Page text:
Tree Crown Mapping in Managed Woodlands (Parklands) of Semi-Arid West Africa Using WorldView-2 Imagery and Geographic Object Based Image Analysis
Artikel i vetenskaplig tidskrift, 2014
Detailed information on tree cover structure is critical for research and monitoring programs targeting African woodlands, including agroforestry parklands. High spatial resolution satellite imagery represents a potentially effective alternative to field-based surveys, but requires the development of accurate methods to automate information extraction. This study presents a method for tree crown mapping based on Geographic Object Based Image Analysis (GEOBIA) that use spectral and geometric information to detect and delineate individual tree crowns and crown clusters. The method was implemented on a WorldView-2 image acquired over the parklands of Saponé, Burkina Faso, and rigorously evaluated against field reference data. The overall detection rate was 85.4% for individual tree crowns and crown clusters, with lower accuracies in areas with high tree density and dense understory vegetation. The overall delineation error (expressed as the difference between area of delineated object and crown area measured in the field) was 45.6% for individual tree crowns and 61.5% for crown clusters. Delineation accuracies were higher for medium (35–100 m2) and large (100 m2) trees compared to small (<35 m2) trees. The results indicate potential of GEOBIA and WorldView-2 imagery for tree crown mapping in parkland landscapes and similar woodland areas.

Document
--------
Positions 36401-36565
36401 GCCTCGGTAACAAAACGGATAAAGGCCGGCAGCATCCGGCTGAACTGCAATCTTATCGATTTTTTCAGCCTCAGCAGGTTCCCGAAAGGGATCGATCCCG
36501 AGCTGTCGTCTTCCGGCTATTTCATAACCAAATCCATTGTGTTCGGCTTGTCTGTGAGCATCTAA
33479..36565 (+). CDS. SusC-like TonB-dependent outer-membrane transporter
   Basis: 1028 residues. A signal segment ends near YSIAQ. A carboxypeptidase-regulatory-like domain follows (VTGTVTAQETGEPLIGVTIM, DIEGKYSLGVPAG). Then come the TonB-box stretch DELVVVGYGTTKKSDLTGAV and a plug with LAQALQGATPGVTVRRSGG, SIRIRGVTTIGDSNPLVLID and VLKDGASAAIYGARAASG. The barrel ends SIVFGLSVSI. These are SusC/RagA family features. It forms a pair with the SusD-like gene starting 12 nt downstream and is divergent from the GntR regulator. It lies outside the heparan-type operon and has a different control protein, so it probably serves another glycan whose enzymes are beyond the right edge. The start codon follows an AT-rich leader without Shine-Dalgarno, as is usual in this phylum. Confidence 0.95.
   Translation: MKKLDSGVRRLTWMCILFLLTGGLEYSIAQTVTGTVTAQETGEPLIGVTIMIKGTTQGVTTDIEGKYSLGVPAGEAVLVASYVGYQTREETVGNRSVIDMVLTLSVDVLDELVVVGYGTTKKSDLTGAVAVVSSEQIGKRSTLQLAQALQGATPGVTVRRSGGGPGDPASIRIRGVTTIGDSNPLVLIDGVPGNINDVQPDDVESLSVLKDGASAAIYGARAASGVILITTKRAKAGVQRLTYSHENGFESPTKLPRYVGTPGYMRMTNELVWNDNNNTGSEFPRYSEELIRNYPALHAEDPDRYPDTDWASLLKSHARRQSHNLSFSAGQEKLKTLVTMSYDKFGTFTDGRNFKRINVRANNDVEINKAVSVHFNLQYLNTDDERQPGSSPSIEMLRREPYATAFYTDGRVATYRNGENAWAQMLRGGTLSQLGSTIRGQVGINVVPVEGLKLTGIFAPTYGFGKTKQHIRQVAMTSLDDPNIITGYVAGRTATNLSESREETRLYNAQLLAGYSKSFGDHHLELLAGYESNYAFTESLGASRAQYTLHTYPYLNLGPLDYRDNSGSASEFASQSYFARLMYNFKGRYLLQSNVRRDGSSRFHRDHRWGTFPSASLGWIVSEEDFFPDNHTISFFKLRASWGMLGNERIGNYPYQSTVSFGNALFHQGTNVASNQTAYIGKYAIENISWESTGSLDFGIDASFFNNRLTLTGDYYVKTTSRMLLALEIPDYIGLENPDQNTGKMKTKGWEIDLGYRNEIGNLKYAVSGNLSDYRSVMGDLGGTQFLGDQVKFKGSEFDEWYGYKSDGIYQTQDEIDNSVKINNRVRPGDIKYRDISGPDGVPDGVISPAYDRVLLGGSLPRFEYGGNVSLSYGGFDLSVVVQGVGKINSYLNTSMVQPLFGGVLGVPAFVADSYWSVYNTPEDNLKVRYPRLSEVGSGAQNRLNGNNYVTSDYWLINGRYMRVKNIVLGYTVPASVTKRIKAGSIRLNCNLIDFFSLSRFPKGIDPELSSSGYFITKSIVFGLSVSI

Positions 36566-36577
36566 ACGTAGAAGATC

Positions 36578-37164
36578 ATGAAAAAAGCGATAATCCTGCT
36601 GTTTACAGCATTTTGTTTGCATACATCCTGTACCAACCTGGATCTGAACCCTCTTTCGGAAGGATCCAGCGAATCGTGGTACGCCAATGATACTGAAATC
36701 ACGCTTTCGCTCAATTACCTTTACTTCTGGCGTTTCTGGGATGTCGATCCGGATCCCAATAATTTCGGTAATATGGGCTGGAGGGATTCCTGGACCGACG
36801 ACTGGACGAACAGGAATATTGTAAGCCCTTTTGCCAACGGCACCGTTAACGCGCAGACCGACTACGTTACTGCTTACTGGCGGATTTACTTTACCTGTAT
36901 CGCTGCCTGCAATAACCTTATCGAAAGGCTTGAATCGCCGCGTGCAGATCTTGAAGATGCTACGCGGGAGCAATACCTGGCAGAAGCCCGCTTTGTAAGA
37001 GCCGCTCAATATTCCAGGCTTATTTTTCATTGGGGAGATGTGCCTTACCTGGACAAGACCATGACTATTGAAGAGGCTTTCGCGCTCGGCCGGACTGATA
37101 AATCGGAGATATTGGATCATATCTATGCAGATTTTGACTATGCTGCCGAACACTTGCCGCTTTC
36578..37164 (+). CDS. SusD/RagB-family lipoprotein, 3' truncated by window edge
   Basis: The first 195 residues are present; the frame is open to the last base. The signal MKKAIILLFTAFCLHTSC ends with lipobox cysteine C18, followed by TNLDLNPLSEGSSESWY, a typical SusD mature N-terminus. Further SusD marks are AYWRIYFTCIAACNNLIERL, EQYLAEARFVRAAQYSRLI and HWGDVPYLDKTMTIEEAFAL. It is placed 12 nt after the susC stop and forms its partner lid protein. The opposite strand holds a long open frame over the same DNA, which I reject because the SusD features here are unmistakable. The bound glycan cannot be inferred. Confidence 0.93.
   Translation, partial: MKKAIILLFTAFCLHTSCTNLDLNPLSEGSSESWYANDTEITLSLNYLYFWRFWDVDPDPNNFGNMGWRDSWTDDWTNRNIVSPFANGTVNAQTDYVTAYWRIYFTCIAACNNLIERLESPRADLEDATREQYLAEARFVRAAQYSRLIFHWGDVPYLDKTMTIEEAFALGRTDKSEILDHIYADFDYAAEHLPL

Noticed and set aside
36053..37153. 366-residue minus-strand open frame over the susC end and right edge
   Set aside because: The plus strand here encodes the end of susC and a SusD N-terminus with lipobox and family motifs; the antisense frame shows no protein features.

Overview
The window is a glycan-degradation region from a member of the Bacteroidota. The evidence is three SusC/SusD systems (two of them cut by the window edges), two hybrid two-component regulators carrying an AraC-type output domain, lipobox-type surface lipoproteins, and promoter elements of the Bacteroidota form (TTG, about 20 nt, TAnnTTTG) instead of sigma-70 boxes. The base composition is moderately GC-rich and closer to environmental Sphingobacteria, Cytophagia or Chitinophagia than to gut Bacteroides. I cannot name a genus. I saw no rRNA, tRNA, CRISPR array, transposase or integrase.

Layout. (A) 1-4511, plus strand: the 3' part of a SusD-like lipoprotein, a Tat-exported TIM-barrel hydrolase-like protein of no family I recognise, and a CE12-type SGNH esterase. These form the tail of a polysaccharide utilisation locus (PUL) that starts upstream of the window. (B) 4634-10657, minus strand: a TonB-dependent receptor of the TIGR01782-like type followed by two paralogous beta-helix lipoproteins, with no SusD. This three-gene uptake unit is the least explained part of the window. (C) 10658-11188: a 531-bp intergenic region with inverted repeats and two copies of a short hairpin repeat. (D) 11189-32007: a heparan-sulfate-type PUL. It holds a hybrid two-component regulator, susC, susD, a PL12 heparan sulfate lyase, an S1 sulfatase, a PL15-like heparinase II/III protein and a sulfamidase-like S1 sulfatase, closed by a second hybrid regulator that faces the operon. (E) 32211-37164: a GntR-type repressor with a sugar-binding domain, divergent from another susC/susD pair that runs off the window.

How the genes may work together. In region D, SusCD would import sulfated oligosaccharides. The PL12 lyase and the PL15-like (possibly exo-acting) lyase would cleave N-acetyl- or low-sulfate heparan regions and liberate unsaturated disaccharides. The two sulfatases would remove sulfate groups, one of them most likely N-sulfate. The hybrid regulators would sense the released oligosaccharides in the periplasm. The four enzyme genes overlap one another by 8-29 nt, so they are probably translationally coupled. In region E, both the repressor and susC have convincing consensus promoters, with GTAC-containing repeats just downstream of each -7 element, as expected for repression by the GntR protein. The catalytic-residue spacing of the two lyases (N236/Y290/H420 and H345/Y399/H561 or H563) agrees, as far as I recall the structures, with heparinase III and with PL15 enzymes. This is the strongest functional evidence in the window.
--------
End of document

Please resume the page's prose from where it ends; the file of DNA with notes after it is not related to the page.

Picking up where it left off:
tree crown mapping
tree crown delineation
high spatial resolution
geographic object based image analysis